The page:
• Effect of a high fat maternal diet on body composition and bone development in male offspring

      Miotto, Paula; Applied Health Sciences Program (Brock University, 2014-08-29)
      Direct high fat (HF) feeding has adverse effects on body composition and bone development in rodents. However, it is unclear whether maternal HF feeding has similar effects in male rat offspring. The objectives of this thesis were to determine if maternal HF feeding altered body composition, plasma hormones, bone development, and bone fatty acid composition in male offspring at weaning and 3 months of age. Maternal HF feeding increased bone mass and altered femur fatty acid composition at weaning, without differences in fat mass, lean mass, plasma hormones, or bone mass (femur or lumbar vertebrae). However, early differences did not persist at 3 months of age or contribute to lower bone strength – following consumption of a control diet post-weaning. These findings suggest that maternal HF feeding can alter body composition and bone development in weanling male offspring, without long-lasting effects if a healthy control diet is consumed post-weaning.
    • Maternal High Fat Feeding: Impact of Female Offspring Body Composition and Bone Health

      Castelli, Laura; Applied Health Sciences Program (Brock University, 2014-09-05)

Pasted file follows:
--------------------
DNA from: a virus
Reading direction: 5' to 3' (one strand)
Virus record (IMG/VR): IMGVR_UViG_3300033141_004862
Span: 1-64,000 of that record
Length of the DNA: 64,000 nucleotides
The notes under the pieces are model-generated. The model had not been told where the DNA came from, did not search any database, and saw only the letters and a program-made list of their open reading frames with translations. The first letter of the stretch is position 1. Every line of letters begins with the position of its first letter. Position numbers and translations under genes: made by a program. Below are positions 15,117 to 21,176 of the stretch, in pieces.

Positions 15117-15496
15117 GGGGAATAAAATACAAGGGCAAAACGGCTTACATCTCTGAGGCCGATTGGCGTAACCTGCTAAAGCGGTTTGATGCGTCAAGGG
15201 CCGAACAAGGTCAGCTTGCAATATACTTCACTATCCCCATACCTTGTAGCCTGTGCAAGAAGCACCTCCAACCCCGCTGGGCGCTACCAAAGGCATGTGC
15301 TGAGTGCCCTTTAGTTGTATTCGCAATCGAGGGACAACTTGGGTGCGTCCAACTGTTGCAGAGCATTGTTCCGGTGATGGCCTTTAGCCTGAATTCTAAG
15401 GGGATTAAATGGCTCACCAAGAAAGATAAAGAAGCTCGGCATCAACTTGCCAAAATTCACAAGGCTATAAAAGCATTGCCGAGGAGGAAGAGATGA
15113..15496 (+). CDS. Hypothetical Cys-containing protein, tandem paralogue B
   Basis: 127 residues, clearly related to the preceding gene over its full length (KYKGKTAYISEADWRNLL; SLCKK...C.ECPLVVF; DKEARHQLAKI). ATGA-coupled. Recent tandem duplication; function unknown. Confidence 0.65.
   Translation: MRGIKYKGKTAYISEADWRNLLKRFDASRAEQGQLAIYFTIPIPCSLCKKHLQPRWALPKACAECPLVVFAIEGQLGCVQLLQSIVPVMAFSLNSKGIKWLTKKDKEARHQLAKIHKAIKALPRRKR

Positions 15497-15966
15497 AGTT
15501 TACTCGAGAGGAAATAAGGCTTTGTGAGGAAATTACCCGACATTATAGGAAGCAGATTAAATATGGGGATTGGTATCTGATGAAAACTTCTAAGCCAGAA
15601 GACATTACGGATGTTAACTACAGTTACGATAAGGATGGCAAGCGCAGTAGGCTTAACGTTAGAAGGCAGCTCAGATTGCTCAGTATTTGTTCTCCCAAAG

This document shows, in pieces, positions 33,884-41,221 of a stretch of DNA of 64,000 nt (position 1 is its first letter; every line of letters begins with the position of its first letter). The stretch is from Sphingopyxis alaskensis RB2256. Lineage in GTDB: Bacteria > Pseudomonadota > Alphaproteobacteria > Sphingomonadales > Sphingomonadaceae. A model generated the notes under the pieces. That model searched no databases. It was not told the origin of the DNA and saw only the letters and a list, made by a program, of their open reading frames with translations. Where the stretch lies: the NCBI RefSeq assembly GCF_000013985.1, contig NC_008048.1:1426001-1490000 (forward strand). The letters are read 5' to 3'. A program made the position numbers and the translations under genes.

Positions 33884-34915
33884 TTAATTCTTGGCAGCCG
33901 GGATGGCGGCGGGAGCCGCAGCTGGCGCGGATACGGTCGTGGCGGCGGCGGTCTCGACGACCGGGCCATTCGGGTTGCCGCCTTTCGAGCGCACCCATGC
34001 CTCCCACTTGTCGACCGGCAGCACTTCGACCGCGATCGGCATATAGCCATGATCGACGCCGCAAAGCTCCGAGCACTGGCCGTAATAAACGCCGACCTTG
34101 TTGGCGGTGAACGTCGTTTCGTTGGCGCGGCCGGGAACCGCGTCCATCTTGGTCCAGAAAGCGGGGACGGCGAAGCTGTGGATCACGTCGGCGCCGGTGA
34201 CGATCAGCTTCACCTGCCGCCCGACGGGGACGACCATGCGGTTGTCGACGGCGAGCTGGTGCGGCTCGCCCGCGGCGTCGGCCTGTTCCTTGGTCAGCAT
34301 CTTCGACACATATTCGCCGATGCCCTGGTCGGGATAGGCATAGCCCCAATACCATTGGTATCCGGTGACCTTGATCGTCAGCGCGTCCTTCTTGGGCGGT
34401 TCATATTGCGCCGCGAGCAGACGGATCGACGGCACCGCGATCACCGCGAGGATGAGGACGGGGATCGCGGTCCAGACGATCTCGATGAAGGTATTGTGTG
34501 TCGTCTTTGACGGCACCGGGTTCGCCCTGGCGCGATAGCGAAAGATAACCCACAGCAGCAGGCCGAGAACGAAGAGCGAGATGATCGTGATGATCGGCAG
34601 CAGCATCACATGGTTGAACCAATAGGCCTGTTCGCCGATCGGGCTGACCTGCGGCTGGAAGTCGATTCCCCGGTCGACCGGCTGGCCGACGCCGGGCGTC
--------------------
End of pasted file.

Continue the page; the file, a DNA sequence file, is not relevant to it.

High fat diet (HFD) consumption in rodents alters body composition and weakens bones. Whether female offspring of mothers consuming a HFD are similarly affected at weaning and early adulthood is unclear. This research determined whether maternal HFD contributes to long-lasting alterations in body composition and bone health of female offspring. Rats were fed control or HFD for 10 weeks prior to and throughout pregnancy and lactation. Female offspring were studied at weaning or 3 months of age (consumed control diet). Main findings in female offspring: maternal HFD decreased lean mass, increased fat mass and femoral BMD at weaning, but not at 3 months; weanling femoral lipid composition reflected maternal diet, persisting to 3 months of age (decreased total and n6 polyunsaturates, increased saturates); and no differences in femoral strength at 3 months. In summary, 3 month old female offspring have similar body composition and bone health regardless of maternal diet.